Your Labor is not in Vain

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Nature Labors

My home-office window provides an array of entertainment. A hawk soars above the trees to hunt for food. The blackbird pecks between the blades of grass to pull a resistant worm. A spider spins a well-engineered web on the outside windowsill, while bees hover over colorful blooms to feast on the nectar. Their labor inspires me to tap on my computer keyboard and match their efforts. Labor often goes unnoticed, but your labor is not in vain.

People Labor

Like nature, we labor to provide food and shelter. But some people labor for something other than monetary gain. Volunteers, mentors, friends, and family invest countless hours to encourage and support others. Parents are a perfect example of people who labor without retirement. It’s lifelong labor; it’s a labor of love.

Soon, we’ll celebrate summer’s last holiday weekend, Labor Day.

Labor Day became a national holiday in 1894. Originally, this holiday recognized positive changes within the working environment, but throughout the years it’s mellowed from movements and protests. Labor Day is a weekend for family reunions, barbecued hotdogs and hamburgers and the last outdoor excursion that brings summer to a close.

Labor Day has changed since 1894. Although we will continue to thank God for good employment, let’s remember those who have labored for something other than monetary gain. Remember the volunteers, mentors, friends and family. In addition, remember to rest.

God Labored

We labor every day, every week, every month and every year. Rest is not apart from labor; it’s part of labor. It’s God’s divine order. God labored six days and rested on the seventh. He values rest. This Labor Day weekend rest and enjoy the fruits of your labor.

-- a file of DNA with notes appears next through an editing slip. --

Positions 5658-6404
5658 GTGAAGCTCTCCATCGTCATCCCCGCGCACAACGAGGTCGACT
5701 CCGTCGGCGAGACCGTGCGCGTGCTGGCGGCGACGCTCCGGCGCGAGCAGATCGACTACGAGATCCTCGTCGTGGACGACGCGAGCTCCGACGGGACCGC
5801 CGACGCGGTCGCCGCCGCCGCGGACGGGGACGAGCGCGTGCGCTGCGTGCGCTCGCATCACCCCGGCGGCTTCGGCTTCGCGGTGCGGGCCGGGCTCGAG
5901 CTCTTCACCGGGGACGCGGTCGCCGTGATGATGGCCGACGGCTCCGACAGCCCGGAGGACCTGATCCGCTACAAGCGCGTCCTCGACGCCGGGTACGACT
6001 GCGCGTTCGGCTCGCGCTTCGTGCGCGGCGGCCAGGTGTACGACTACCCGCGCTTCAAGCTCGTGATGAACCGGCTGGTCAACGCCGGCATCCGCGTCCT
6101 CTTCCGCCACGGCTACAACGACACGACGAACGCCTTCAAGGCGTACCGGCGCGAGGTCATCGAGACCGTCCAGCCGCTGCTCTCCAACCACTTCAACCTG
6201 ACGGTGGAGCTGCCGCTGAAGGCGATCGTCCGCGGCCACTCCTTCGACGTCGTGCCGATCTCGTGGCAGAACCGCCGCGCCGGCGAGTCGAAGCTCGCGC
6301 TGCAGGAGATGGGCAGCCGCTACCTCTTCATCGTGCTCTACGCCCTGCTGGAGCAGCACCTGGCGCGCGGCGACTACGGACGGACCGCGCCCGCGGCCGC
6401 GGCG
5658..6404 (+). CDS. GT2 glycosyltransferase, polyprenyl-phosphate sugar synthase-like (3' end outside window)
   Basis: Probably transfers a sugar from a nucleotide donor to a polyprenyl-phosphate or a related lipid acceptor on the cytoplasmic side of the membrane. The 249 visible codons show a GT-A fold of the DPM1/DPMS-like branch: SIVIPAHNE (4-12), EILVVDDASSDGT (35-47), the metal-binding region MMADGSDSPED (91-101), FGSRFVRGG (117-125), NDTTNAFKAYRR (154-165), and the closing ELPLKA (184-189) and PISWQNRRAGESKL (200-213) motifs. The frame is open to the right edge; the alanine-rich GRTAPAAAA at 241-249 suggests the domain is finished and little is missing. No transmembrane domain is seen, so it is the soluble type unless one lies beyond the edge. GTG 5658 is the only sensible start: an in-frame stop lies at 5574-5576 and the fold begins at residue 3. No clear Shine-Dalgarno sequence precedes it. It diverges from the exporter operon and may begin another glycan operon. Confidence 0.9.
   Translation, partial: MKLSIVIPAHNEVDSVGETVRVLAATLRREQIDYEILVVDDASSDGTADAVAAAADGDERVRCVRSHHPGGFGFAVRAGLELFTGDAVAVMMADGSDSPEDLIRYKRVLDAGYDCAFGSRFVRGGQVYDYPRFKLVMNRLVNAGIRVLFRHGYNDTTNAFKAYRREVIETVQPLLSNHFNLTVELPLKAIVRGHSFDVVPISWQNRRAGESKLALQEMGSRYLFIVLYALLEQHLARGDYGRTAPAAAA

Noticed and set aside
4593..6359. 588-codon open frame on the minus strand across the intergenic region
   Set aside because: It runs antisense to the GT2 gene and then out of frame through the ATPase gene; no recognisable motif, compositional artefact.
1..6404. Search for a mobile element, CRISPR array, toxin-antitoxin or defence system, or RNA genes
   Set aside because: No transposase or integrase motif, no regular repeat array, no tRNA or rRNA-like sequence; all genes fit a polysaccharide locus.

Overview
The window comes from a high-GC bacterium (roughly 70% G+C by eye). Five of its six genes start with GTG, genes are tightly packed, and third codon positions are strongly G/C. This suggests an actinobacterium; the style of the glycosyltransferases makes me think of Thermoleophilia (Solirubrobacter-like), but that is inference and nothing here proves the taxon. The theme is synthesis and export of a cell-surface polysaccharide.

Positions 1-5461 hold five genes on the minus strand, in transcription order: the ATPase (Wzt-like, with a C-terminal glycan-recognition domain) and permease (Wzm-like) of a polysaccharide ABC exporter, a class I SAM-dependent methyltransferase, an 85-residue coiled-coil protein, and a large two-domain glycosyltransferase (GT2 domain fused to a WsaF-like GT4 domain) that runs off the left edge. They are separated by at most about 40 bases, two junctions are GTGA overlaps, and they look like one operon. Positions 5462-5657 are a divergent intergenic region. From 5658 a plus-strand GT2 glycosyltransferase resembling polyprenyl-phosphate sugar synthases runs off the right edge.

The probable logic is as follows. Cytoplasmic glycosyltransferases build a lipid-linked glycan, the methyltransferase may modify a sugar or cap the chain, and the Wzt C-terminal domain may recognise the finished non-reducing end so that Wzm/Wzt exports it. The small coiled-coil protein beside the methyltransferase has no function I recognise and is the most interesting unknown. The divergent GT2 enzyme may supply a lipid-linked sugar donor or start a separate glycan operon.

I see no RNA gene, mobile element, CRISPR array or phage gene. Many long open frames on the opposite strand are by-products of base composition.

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Your Labor is Not in Vain

Your employed labor or labor of love will leave lasting memories in the hearts you’ve touched. No matter how mundane or insignificant you think your labor seems, don’t grow weary. Rest. Your labor is not in vain.

Have a blessed weekend.

Marisa Shadrick 


“The First Labor Day.” : September 5. Accessed August 29, 2014.

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2 Responses

  1. I have to remind myself that a paycheck shouldn’t be the goal. In my ministry as a chaplain, I teach a bible study to persons with dementia, jail inmates and nursing home residents. It is a challenge to adjust the lesson to each group. What does the Holy Spirit want them to hear and how can I present it? The most holy part of my position is listening, holding hands and praying with those in distress. Most of my work is volunteer. Mark Twain said he could live for two months on a sincere compliment. It is the mumbled, garbled compliment that keeps me going.

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